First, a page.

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    Super Moderator bbearren's Avatar
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    Dec 2009
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    Automate TeraByte's Image for Windows with Task Scheduler

    TeraByte's Image for Windows has scripting and a commandline utility that make automating drive/partition images via Task Scheduler pretty painless. For imaging only one partition/drive, the GUI has an option for writing a task for Task Scheduler. See the User Manual "Appendix D: Scheduling Backups" for instructions.

    For imaging more than one partition in a task, batch files work very well. The GUI itself will write the basic script which can be copied and edited to make this service fit your unique needs. This is covered in the IFW-User's Guide in the section "Running Image for Windows from the Command Line".

    Start by opening Image For Windows and going through the GUI to make your selections for a drive/partition image. The last screen before the Summary/Start screen captures the script for your selections. Note the "Show Command" button near the bottom.

    Click the "Show Command" button and the selections you've made are seen in script:

    Put a check in the "Save as file" checkbox, click on "OK", and the script becomes highlighted, ready to copy and save in the "\Program Files (x86)\TeraByte Drive Image Backup and Restore Suite" folder. Click "OK" and the "Save as" dialog box opens in that folder, ready to save as a Batch File. Give it a name you prefer and click "Save". I have three partitions that I image regularly, so I have gone through the procedure once for each partition, and saved each as a separate batch file, named accordingly.

    In "Running Image for Windows from the Command Line" in the User's Guide one can find the necessary command structure to edit a batch file. Navigate to your "TeraByte Drive Image Backup and Restore Suite" folder, right-click your batch file and select "Edit". In my case I've edited three files to create a folder on the target drive for my drive images then name the folder and image files using the naming convention to which I am accustomed. I have a dedicated HDD for image files and an existing folder structure for my dual boot desktop and my laptops. The batch file creates a new subfolder in one of these primary folders named YYYY-MM-DD, another subfolder named for the partition being imaged, and the name of the image file itself beginning with MM-DD-YYYY followed by the partition name. Here is one:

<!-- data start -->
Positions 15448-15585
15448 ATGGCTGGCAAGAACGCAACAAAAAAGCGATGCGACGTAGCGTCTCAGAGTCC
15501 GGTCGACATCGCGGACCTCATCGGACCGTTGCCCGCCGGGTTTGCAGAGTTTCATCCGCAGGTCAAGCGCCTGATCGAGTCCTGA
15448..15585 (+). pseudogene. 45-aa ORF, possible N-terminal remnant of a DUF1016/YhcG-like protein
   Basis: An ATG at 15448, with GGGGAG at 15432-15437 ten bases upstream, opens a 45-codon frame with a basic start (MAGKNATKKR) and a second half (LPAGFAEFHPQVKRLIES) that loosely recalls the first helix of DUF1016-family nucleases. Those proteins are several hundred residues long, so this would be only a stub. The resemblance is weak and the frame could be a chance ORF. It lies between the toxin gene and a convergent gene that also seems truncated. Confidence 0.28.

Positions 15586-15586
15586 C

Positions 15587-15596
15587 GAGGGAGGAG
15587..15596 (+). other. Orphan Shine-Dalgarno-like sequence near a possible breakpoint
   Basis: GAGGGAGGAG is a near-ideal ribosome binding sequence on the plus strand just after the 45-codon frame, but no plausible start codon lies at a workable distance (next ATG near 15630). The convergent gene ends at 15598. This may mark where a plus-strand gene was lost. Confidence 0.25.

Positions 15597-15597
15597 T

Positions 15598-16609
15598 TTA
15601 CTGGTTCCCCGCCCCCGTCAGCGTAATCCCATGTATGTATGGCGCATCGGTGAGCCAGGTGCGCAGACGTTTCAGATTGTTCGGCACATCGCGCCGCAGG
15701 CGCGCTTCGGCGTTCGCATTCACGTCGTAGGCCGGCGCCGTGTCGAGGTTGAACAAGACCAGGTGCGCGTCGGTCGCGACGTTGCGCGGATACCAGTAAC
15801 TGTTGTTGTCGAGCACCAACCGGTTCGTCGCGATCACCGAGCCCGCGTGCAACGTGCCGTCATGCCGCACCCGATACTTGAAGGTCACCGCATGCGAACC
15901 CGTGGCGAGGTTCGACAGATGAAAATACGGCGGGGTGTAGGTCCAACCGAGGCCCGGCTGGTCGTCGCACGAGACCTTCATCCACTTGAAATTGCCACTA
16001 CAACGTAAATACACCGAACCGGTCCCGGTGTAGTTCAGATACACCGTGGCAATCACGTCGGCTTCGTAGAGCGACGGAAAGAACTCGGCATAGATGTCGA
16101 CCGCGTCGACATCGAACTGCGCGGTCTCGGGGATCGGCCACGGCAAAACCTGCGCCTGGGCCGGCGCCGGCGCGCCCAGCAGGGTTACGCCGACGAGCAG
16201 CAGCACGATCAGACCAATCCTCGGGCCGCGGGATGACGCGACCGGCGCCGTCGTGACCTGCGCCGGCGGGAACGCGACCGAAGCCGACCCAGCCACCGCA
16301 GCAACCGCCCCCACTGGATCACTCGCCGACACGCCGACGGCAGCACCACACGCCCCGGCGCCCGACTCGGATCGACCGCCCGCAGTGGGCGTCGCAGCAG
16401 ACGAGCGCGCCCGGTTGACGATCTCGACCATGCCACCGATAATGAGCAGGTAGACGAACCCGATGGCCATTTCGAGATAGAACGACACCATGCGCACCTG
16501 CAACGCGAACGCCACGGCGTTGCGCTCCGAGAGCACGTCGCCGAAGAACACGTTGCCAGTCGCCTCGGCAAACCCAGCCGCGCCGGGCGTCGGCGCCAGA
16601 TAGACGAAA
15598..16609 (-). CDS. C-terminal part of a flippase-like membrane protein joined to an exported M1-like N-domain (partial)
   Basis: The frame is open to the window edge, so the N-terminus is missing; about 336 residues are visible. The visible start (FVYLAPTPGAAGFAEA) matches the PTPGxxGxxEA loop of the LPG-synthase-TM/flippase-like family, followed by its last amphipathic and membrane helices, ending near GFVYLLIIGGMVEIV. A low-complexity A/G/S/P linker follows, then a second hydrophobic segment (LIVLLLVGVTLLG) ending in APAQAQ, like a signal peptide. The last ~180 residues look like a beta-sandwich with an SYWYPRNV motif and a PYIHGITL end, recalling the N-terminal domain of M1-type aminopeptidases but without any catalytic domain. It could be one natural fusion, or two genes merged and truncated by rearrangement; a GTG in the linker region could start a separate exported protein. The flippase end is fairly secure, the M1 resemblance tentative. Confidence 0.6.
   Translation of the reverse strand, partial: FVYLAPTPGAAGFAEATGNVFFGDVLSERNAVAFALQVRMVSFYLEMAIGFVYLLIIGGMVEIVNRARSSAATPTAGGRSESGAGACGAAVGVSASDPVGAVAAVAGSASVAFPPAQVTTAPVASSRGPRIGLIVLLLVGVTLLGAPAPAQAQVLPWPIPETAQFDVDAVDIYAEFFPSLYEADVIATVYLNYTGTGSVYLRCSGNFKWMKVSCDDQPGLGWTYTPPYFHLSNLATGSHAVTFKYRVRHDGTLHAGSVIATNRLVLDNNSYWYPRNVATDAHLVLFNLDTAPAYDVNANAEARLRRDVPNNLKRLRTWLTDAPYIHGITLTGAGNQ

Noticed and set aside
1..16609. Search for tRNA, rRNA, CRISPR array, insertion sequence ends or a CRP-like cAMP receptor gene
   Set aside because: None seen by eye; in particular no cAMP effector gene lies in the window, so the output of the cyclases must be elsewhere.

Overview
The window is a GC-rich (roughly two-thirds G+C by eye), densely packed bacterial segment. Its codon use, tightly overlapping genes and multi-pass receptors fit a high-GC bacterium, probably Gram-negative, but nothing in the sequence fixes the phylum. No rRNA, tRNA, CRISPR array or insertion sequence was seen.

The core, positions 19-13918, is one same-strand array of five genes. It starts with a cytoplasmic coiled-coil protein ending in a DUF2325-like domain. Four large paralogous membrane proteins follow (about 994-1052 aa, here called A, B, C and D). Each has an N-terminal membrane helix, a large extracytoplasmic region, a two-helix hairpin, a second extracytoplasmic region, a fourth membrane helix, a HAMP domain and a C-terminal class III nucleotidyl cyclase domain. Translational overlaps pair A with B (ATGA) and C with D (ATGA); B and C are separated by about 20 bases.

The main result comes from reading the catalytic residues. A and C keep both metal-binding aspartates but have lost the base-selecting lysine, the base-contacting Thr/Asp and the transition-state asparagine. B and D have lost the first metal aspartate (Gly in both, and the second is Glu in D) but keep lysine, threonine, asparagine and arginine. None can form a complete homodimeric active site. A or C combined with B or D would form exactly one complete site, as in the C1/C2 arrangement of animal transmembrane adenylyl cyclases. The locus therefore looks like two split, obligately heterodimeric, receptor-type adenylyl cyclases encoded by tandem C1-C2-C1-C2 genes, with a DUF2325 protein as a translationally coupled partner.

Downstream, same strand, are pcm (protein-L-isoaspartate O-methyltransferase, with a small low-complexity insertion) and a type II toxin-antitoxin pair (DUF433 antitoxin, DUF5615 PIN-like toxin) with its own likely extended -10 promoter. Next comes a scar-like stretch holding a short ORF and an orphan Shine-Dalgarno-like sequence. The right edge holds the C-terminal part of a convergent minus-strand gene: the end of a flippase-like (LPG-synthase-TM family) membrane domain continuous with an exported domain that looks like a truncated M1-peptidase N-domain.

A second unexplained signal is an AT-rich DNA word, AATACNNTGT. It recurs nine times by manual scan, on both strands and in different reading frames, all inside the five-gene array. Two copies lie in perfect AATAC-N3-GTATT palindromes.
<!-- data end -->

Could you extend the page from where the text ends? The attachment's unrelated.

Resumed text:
start "" "U:\Program Files (x86)\TeraByte Drive Image Backup and Restore Suite\imagew64.exe" /wait /b /d:w1@0x1 /priority:4 /md /f:"K:\DH87RL10A\$~YYYY$-$~MM$-$~DD$\Win10ProA\$~MM$-$~DD$-$~YYYY$-Win10ProA" /vb

    Commands are separated by either a space or a :

    "/wait" is necessary because I'm going to call three batch files, and each needs to wait until the running batch file finishes
    "/b" is the command to create an image file
    "/d:w1" identifies the HDD where the partition is located
    "@0x1" identifies the partition
    "/priority:4" is the command to use high priority
    "/md" is the command to create a folder
    "/f" is the command to specify the target to store the image file
    "K:\DH87RL10A\" is the target drive\primary folder
    the rest specifies the naming for the newly created folder, subfolder and the image file.
    "/vb" is the command to validate byte-for-byte

    Next I wrote a simple batch file named "Backup10A" to call all three of my partition image batch files (renamed .txt here).

    Call BackupWin10ProA.txt
    Call BackupProg10A.txt
    Call BackupUsers10A.txt

    Each batch file calls for creating a subfolder and naming it YYYY-MM-DD, but after the first batch file creates that subfolder, the next batch file recognizes it and doesn't create a copy, it simply navigates to that folder and completes.

    For automating my drive/partition imaging with Task Scheduler, I followed the basic steps outlined in Setting up Disk Cleanup in Task Scheduler for "Create task", then in the Actions tab in "Start a program" I have "U:\Program Files (x86)\TeraByte Drive Image Backup and Restore Suite\Backup10A.BAT".

    I have it scheduled for weekly drive images of my OS, Programs, and Users partitions. It works very well. Just remember to delete older, outdated image files to maintain enough free disk space for your new image files.
    Last edited by bbearren; 2017-06-16 at 14:31. Reason: clarity
    Create a fresh drive image before making system changes, in case you need to start over!

    "The problem is not the problem. The problem is your attitude about the problem. Savvy?"—Captain Jack Sparrow "When you're troubleshooting, start with the simple and proceed to the complex."—M.O. Johns "Experience is what you get when you're looking for something else."—Sir Thomas Robert Deware.
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